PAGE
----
I watch as her hands nimbly work the long slender needles in her fingers; the soft but surprisingly strong digits I’ve held a thousand times. Her right index deftly pulls the yarn from the ball, slips it over the top of the shiny pink needle, and then quickly, almost imperceptibly, transfers it onto the left hand tool to become a knitted stitch. Or a pearl, one is over the stick, the other under I think. She knows, that’s all that matters to me. Her happiness, her safety, that’s all I care about in life.

Yet there’s something more, a tinge in the back of my mind. Something isn’t done, I have left something incomplete. There’s unfinished business outside.

 Outside? Why would I need to go outdoors?

I stand and walk to door.

I look back at my wife; her gaze alternates between the work in her hands and the TV screen.

“Suzie, I need to check on something outside. I think I left the hose running.”

I don’t know what else to say. I have to go to finish what I’ve started. Even though I’m not sure what it is, I can’t ignore it and stay.

At least I know Suzie will be safe and happy.

Why would I think otherwise? It matters that I feel this way, but I don’t know why.

“I’ll be back my love, don’t worry about me.” I say as I reach for the doorknob.

“OK dear.” She replies without looking at me.

My hand hovering over the knob, I stop, turn, and go back to her. I kneel before her so that she has to look into my eyes.

“Suzie.”

“Auggie?”

“You know I’ll love you always and forever, don’t you?”

“Of course Auggie, don’t be weird.”

I kiss her and hold our lips together for one long breath. I lean back.

“You’ll be all right without me for a while. I’ll be back.” I mean it and know in my heart it is true, but at the same time I am afraid. I don’t know why I have to go or what it is I will do once I leave. I just have to leave.

“I told you not to be weird,” she smiles as she reaches up; I feel the warmth of her fingers touch my cheek. “You know I love you too, I’m just not a nerd about it. Now go shut off that hose, Conan has some good guests tonight.”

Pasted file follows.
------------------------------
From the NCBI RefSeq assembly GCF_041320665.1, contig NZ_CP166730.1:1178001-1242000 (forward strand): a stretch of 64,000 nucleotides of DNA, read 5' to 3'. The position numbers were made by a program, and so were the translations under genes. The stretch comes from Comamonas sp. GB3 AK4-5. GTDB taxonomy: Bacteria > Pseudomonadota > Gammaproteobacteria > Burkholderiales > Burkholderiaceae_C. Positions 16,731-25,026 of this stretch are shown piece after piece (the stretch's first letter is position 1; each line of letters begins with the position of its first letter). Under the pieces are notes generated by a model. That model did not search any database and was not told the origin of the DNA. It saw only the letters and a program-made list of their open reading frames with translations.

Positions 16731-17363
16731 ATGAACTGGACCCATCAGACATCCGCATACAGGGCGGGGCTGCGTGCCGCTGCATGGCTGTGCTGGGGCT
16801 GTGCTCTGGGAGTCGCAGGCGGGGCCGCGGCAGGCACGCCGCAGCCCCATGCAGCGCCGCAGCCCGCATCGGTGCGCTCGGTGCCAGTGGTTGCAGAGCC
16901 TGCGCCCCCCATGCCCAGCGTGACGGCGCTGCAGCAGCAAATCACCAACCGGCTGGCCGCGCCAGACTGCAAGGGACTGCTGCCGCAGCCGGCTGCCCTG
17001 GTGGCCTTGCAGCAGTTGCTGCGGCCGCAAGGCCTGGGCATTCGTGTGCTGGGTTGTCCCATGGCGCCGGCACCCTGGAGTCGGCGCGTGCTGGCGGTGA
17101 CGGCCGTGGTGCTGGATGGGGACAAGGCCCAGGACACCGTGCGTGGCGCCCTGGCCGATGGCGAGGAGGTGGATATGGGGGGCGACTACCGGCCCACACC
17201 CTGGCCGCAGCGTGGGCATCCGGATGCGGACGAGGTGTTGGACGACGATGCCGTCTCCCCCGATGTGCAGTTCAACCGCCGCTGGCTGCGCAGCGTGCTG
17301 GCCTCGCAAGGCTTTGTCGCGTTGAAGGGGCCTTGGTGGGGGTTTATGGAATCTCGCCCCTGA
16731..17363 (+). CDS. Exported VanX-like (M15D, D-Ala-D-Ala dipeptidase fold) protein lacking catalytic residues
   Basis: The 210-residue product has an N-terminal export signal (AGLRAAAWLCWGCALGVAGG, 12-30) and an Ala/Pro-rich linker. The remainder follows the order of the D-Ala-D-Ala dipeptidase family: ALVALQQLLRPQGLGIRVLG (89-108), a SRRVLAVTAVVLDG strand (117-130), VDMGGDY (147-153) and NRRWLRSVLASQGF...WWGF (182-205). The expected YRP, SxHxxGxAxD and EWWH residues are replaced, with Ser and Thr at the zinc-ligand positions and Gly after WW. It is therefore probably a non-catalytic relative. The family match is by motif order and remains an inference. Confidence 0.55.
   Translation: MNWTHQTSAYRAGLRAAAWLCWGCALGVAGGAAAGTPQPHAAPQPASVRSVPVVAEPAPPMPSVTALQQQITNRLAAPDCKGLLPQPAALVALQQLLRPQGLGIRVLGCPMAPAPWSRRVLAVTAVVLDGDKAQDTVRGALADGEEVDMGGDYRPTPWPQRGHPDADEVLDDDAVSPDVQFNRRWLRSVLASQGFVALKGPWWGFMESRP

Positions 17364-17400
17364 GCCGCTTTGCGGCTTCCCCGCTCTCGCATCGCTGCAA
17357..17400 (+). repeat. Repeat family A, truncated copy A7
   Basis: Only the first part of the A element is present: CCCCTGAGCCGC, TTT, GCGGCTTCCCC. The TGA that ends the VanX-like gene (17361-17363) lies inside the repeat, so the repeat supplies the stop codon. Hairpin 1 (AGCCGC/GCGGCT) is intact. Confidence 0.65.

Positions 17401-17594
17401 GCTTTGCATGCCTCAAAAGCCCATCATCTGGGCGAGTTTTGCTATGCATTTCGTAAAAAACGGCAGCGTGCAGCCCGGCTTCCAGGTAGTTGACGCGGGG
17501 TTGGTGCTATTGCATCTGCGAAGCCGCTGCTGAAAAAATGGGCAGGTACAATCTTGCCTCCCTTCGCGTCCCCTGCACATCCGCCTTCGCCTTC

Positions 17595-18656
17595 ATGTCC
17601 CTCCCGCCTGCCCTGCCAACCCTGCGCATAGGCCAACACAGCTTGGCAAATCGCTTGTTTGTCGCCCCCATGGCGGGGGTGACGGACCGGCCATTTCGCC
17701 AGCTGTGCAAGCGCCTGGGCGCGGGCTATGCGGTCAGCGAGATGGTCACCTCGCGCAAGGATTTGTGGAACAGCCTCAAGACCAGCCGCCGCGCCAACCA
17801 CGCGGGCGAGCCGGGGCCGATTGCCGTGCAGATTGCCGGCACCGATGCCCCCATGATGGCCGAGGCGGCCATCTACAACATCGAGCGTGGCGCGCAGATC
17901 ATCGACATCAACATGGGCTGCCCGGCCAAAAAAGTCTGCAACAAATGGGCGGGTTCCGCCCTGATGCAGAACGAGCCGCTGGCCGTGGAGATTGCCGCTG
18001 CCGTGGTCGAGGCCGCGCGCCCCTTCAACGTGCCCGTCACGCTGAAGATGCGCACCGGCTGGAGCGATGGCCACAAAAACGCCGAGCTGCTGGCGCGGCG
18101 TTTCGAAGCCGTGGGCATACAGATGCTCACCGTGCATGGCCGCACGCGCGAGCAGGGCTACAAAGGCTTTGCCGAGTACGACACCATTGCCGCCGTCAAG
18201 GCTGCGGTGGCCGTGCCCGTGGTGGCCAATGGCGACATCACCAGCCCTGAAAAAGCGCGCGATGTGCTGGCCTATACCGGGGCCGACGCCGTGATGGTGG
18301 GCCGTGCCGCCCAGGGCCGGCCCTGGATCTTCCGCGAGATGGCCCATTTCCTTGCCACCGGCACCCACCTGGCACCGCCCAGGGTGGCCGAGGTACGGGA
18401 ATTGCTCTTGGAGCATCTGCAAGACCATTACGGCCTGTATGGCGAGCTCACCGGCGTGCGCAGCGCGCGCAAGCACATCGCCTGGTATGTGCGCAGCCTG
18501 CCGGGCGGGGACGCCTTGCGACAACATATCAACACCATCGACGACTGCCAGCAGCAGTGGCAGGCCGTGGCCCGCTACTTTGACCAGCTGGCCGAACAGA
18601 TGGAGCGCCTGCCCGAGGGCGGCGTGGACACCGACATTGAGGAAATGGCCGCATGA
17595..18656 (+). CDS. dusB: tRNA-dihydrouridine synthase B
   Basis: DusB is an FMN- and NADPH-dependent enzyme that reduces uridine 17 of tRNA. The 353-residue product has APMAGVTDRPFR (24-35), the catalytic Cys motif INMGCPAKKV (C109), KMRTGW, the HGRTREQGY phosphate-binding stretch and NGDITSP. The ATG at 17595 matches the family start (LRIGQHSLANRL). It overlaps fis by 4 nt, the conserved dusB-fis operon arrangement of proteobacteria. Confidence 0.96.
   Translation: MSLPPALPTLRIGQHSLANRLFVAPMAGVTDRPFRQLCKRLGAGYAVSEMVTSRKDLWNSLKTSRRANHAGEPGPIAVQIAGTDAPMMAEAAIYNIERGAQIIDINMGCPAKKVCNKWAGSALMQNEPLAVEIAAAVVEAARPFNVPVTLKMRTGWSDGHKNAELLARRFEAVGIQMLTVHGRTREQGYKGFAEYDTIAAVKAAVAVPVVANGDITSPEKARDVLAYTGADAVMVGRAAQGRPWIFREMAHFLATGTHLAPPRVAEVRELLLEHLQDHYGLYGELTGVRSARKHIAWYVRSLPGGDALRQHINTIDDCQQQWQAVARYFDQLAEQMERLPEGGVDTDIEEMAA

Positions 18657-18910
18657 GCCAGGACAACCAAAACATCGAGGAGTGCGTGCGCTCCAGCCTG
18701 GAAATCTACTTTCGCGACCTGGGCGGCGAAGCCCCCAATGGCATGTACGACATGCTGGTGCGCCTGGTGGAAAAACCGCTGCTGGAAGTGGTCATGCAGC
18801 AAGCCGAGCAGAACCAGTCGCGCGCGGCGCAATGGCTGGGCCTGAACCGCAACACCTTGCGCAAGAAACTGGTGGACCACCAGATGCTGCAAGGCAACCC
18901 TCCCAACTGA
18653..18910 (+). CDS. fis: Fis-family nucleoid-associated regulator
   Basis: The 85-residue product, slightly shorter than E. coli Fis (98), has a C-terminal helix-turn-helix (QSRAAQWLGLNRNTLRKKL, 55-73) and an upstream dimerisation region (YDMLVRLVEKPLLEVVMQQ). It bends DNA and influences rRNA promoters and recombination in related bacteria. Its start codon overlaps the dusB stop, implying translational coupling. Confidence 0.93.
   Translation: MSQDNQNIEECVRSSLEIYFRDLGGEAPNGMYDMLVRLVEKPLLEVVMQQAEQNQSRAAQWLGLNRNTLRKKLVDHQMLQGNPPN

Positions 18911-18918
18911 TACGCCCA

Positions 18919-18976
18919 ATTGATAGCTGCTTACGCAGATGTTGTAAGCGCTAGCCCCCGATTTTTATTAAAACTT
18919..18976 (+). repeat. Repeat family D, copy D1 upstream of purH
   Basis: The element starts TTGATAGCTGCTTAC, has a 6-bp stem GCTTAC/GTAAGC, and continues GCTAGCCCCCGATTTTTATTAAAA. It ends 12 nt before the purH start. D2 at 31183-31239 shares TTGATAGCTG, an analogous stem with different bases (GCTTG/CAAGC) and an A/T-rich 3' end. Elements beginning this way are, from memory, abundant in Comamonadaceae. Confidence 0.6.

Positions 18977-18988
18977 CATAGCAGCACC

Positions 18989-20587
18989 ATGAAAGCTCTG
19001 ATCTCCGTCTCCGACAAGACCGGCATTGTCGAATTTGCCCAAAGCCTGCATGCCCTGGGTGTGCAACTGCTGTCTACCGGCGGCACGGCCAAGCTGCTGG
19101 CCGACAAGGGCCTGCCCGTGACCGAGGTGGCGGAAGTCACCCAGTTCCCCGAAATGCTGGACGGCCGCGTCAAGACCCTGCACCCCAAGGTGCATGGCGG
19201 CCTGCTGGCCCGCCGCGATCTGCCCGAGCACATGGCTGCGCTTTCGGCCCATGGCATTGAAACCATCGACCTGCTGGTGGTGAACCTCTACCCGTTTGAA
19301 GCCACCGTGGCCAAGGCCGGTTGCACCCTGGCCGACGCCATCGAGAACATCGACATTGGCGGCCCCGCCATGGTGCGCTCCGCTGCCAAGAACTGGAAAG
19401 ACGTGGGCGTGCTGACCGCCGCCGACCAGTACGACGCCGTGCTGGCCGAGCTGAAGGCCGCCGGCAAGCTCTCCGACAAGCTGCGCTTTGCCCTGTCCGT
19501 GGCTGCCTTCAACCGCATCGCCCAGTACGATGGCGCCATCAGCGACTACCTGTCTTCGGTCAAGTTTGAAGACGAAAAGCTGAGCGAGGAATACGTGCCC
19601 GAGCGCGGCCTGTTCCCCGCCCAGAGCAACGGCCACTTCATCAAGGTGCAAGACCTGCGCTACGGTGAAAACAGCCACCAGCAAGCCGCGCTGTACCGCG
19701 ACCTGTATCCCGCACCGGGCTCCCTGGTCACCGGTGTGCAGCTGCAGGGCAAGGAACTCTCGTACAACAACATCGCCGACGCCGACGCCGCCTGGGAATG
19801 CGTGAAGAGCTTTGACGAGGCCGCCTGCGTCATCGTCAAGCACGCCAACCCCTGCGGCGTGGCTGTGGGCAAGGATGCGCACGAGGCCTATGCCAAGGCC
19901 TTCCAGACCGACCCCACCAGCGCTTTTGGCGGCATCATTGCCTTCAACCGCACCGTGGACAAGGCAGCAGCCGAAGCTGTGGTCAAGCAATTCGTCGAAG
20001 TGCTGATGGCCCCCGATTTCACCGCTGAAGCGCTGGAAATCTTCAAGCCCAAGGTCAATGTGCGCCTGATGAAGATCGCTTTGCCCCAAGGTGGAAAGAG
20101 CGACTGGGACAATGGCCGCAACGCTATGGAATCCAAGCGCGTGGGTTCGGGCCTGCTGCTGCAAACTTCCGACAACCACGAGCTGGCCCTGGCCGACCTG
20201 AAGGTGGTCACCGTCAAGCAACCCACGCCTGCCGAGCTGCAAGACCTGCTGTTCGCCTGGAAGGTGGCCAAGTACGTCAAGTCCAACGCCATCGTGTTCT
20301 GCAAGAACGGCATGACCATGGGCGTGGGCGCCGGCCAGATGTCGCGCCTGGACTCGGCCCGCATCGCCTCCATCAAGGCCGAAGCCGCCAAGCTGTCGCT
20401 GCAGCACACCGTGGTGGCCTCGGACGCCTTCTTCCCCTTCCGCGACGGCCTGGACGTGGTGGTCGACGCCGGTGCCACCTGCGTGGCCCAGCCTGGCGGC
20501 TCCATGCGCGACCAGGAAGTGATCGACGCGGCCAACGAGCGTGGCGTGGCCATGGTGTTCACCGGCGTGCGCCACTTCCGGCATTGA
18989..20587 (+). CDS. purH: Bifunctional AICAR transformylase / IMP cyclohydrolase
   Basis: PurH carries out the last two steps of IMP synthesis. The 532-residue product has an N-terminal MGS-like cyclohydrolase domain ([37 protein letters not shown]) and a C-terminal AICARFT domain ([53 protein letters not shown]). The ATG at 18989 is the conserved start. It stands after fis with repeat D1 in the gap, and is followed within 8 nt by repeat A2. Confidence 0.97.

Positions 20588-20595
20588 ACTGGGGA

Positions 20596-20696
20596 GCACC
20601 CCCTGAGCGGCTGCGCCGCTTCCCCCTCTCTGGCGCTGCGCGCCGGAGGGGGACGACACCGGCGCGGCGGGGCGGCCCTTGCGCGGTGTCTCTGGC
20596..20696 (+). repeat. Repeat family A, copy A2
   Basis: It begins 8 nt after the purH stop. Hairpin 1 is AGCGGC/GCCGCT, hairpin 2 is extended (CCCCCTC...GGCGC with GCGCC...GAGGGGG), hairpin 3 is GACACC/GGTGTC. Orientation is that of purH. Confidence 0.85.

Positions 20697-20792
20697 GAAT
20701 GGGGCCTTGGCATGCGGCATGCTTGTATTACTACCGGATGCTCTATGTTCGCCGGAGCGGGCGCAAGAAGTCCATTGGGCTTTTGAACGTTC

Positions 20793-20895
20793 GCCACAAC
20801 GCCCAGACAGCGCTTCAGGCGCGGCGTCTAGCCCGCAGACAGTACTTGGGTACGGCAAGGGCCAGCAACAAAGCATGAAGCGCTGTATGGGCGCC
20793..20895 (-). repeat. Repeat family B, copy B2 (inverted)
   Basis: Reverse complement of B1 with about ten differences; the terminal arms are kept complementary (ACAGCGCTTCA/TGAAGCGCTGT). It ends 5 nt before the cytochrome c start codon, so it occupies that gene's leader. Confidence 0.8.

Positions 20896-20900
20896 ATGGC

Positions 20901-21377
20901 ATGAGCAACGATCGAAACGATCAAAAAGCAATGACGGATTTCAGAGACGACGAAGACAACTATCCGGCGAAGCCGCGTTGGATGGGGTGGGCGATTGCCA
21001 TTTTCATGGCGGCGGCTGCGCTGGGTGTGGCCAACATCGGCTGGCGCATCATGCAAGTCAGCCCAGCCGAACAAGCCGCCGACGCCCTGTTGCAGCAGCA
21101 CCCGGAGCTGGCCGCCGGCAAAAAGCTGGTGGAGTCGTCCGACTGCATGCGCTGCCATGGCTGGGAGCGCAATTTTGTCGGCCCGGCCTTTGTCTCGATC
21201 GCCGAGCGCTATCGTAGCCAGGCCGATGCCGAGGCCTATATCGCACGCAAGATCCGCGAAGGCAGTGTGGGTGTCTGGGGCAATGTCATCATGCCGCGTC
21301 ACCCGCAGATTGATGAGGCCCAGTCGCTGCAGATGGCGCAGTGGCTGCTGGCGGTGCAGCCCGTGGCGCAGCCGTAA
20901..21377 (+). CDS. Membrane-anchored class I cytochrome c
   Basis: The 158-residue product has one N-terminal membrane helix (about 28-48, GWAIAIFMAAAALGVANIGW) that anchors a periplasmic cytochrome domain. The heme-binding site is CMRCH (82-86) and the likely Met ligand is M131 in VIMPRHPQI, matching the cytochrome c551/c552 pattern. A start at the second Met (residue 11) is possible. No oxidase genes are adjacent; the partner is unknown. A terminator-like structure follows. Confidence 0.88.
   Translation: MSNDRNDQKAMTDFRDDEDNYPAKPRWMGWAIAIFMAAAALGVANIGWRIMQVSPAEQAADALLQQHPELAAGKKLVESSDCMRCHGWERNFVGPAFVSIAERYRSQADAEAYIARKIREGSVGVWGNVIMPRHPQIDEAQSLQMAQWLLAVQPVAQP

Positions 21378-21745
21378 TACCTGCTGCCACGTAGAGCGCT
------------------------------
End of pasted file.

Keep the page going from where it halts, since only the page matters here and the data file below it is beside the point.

She returns to her knitting as I walk to the door.

As I step through the opening, a thought occurs to me, ‘I wonder if Doc’s found his eye yet. ‘

——-End———

A Ghost’s Story: Chapter 9.1

A Ghost’s Story: 9.1

I find Doc outside attempting to rearrange the misplaced parts of his legs. I notice his jaw has reappeared, as well as some more of his, still incomplete, arm.

“Doc, I’ve got to tell you I was a little disappointed with you. I’m hoping that you knew I’d be safe in her bubble.”

“Yes, Auggie, I said you were special. None of the others can leave of their own accord. They must be drawn out or have you with them. I knew that if she went inside, she wouldn’t be able to get out.”
“But why did she want me in there? Her plan was to trap me inside.”

“Her plan was to shred you inside. You would be trapped and out of the picture. That’s what she wanted. If she were to cut you up out here, you would simply return to your home bubble.”

“So Roger and Lucy are okay?”

“They’re safe, I’m sure of it. Roger’s probably getting a lap dance right now completely oblivious to the adventures they’ve been on.”

“But why did you stay here and just float around in pieces?”

“I don’t have a home. When I died I just stayed where I was murdered. I have always been most comfortable in the uncharted space between the living world and this one.”

When he finished putting his legs in order, I helped him up.

“What do I do now Doc? Can I trust you?”

“I know I owe you an explanation Auggie, I’ll do the best I can.”

He told me about the murder of his parents and the hypnotic suggestion put into his impressionable young mind. He told me an eerily familiar story, about seemingly benign strangers asking for help on a rainy night. He talked about his parent’s gory death at the hands of the caped man, and Theo Loddi’s murder from his. That night when he was a boy, Rita was a blond, and the man in the cape was the same man he saw through the tear between realities. When Doc came face to face with him, a moment before he was cut to pieces, he saw the man for what he really was. He saw the demon’s face and knew he couldn’t help them anymore. That’s why he tried to push me into the bubble. He didn’t think he could get Rita in, so he tried to protect me. He hoped I would think of something to help end this.

“Unfortunately, it’s not over, is it Doc? He’s still with the living. He’s still killing.”

“You’re right, he is. We have to try again to stop him; we have to build an army. I’ll get Roger and Lucy back.”